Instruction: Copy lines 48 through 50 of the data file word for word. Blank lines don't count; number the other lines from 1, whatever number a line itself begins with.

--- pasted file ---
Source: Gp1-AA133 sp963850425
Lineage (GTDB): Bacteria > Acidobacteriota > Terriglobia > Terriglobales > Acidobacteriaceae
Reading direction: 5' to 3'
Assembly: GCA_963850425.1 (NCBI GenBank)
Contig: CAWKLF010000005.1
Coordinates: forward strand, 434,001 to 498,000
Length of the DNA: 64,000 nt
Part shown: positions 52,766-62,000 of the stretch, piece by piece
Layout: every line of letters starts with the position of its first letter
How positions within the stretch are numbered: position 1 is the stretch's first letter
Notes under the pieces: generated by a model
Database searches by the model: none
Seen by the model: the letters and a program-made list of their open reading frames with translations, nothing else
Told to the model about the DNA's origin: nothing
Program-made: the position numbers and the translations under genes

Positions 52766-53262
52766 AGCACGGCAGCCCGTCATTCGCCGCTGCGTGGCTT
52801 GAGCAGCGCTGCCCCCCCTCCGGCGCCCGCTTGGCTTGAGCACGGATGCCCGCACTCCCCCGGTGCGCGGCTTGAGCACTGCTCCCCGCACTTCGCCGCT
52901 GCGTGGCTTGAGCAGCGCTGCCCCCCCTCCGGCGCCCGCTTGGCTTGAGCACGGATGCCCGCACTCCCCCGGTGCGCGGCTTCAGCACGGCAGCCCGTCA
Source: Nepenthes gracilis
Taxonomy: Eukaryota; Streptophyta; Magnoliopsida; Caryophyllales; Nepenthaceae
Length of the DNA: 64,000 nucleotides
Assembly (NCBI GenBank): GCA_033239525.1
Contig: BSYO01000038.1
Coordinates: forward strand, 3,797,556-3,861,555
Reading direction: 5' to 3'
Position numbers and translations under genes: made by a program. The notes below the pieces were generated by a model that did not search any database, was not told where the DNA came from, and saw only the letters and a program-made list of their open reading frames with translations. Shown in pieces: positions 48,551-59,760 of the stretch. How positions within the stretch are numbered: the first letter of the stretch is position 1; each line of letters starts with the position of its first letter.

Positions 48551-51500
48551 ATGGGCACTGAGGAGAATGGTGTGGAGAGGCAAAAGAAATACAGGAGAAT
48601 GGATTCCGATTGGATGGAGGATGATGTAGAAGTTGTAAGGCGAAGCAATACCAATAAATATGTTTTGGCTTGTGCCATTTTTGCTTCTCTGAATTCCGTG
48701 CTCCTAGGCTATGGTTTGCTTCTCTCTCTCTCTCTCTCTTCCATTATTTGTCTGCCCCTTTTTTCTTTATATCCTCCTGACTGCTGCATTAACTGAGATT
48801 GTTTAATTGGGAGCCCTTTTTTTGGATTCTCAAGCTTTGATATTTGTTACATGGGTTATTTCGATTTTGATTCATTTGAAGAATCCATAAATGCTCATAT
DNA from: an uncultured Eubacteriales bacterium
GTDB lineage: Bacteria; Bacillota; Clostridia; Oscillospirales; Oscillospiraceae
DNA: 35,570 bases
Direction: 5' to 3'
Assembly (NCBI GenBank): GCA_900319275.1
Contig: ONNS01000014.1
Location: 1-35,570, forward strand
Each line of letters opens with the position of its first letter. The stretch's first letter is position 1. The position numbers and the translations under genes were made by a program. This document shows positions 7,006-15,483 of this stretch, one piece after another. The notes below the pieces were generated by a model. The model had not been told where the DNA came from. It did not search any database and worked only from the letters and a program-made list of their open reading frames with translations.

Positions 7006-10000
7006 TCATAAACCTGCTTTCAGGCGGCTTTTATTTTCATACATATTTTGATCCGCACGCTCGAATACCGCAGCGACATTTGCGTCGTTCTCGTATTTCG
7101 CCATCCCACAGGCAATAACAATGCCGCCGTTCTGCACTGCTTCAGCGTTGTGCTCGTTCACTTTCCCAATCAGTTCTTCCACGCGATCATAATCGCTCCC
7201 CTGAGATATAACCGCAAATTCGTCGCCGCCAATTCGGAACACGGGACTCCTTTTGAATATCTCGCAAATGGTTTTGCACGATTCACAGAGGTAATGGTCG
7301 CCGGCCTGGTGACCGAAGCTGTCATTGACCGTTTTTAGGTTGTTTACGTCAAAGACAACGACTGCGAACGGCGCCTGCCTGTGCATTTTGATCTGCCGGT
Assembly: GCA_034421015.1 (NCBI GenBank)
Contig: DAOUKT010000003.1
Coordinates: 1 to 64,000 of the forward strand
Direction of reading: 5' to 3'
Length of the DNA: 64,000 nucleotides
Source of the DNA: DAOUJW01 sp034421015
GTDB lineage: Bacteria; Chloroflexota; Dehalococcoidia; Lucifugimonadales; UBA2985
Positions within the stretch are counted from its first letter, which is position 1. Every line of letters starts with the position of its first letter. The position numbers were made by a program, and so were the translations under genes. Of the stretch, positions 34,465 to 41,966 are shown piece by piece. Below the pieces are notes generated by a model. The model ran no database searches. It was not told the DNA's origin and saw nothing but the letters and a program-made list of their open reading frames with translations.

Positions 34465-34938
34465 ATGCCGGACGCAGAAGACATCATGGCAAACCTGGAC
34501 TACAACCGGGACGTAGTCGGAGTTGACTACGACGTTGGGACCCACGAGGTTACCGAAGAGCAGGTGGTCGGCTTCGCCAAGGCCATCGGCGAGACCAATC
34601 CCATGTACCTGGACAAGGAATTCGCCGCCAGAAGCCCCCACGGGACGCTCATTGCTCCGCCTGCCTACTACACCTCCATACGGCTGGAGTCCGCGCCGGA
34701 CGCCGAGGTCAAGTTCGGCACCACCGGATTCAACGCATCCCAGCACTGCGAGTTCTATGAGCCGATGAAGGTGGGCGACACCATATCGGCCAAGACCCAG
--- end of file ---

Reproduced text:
Coordinates: 1 to 64,000 of the forward strand
Direction of reading: 5' to 3'
Length of the DNA: 64,000 nucleotides